This article is part of KrASIA’s partnership with Collision.
- Mark Ruffalo, the co-founder of social equity organization The Solutions Project, said more needs to be done to support organizations led by women, people of color, and other underrepresented groups.
- “Our country has been built on this for more than 244 years, with racism as a mandatory part of a thriving economy.”
- Ruffalo joined Gloria Walton, CEO, and president at The Solutions Project, for an interview with Radhika Jones of Vanity Fair at the 40,000-attendee online conference Collision.
“When I think about justice, I think of acknowledging the harm that’s been done”
Walton discussed the rights of justice the US was founded on and how these values have not been reflected in the treatment of marginalized communities across the country. She also spoke about the role of government in changing this system and funding enterprises led by marginalized communities.
“I live in a white supremacist system that puts me above anybody else. It was hard to hear those truths.”
Ruffalo acknowledged the social biases that have given him an in-built advantage in life and stated that he co-founded The Solutions Project to help change things.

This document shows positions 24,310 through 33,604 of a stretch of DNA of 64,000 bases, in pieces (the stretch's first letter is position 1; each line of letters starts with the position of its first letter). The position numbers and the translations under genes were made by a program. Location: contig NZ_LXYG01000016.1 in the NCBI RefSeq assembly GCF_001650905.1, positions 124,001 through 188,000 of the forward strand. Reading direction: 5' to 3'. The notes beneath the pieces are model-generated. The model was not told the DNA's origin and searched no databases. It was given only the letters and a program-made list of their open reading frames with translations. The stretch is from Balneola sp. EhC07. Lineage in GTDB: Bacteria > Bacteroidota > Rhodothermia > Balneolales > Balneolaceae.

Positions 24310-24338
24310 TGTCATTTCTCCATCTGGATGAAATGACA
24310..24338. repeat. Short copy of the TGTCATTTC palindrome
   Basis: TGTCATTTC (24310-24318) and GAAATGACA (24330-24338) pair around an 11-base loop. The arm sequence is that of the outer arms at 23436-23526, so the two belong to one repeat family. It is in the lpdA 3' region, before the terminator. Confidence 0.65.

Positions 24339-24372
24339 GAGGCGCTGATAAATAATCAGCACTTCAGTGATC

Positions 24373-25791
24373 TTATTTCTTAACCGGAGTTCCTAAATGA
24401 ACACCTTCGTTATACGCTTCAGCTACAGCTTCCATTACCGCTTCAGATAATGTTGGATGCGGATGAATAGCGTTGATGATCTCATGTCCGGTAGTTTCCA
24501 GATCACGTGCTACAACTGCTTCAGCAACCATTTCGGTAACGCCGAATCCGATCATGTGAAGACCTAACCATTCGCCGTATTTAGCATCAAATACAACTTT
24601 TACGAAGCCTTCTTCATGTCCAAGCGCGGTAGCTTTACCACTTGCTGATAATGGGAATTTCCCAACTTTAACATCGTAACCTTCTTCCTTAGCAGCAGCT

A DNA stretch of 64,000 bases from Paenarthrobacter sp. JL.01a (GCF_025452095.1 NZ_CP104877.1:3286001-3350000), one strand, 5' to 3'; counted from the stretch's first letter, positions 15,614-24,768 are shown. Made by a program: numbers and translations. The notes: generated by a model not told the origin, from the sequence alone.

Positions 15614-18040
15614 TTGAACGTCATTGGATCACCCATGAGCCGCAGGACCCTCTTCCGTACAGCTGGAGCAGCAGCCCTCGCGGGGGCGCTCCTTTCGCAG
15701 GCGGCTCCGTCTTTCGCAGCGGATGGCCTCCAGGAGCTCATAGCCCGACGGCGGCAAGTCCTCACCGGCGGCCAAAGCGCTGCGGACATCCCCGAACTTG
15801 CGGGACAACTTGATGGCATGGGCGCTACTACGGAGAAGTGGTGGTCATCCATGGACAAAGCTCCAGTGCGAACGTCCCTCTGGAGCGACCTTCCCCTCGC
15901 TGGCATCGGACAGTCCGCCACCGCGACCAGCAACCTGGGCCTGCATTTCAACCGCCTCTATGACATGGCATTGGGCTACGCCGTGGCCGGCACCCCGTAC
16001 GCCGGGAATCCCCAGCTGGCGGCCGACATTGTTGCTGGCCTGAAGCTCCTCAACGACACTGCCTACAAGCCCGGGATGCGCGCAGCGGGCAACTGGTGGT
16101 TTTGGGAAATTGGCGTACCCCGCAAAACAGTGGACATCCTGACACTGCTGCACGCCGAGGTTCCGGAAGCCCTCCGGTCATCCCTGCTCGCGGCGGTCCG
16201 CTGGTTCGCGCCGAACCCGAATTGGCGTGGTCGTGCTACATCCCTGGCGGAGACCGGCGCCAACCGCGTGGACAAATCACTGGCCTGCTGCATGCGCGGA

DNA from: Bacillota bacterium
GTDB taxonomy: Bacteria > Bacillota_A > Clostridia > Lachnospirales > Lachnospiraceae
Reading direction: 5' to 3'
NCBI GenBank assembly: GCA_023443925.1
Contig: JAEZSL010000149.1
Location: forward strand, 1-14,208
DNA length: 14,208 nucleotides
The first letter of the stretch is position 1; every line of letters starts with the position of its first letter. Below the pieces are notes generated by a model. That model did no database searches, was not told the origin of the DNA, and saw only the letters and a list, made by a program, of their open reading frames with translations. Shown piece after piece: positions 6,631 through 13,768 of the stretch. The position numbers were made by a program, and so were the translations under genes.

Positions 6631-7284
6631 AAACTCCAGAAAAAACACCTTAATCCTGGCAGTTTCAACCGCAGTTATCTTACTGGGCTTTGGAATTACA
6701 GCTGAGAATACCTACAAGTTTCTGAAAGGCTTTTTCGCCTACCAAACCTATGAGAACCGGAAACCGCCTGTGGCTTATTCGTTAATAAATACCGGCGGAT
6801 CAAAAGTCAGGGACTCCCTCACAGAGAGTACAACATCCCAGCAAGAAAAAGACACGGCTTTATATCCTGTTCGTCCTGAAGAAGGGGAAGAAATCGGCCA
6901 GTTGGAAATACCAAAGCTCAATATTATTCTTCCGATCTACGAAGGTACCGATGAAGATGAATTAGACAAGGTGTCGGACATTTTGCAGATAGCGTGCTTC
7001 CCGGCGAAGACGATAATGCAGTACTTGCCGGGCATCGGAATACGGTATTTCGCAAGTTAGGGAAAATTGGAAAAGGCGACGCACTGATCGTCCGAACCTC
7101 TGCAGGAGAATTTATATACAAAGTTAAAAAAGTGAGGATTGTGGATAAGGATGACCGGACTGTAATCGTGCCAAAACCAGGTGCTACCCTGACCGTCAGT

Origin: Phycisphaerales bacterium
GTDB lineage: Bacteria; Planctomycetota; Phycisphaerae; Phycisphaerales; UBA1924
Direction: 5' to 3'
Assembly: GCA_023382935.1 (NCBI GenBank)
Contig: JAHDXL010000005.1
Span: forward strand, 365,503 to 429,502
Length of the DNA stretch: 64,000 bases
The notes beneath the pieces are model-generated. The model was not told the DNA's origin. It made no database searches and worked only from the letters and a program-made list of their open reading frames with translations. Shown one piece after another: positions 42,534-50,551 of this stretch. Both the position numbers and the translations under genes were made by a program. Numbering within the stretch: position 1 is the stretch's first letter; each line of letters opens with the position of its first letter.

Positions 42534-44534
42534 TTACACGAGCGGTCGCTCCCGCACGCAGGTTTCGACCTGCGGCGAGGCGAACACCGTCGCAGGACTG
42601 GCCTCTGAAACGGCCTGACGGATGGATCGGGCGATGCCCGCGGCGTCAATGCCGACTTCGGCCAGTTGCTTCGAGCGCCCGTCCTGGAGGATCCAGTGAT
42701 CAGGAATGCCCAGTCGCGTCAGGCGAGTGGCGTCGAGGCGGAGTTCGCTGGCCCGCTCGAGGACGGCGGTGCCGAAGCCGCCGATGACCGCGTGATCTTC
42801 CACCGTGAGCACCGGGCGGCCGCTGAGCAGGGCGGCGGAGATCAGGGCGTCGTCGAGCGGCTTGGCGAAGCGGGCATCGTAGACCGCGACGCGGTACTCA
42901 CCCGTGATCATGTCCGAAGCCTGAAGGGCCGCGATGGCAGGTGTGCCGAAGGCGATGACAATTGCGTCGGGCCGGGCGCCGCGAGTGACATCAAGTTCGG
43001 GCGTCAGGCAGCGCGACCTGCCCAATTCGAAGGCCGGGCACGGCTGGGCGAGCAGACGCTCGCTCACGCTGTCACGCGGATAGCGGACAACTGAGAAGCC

“We need to acknowledge the harm we’ve done to the environment”
Walton discussed the aim of The Solutions Project is to use this form of social justice to empower real change in how we treat the environment and to attempt to slow the effects of climate change.
“We need to change the conversation about environmentalism – change the approach that environmentalism has taken for the last 30 years – because it has been ineffective.”
Ruffalo added that The Solutions Project was founded to bring renewable energy to more communities and encourage those who can afford to adopt more sustainable lifestyles.
“I’m never going to do disposable travel ever again. My priorities have changed radically.”
Radhika Jones added that stories about climate change are being distilled the further down the chain of media they go, to the point where stories at a local level are totally lost.
When Collision, North America’s fastest-growing technology event, moved online, the pivot to host thousands of attendees online was coined by The Sunday Times as a “pretty big experiment.” For the second year in a row, Collision will host attendees online on its proprietary software. After hosting 32,000 attendees at its first online event in June 2020, the Collision platform was called “the stunning future of online events” by Digital Trends. This year, the platform will host more than 40,000 attendees for the three-day conference.
About Web Summit:
Forbes says Web Summit is “the best tech conference on the planet”; Bloomberg calls it “Davos for geeks”; Politico, “the Olympics of tech”; the Guardian, “Glastonbury for geeks”; and, in the words of Inc. magazine, “Web Summit is the largest technology conference in the world.”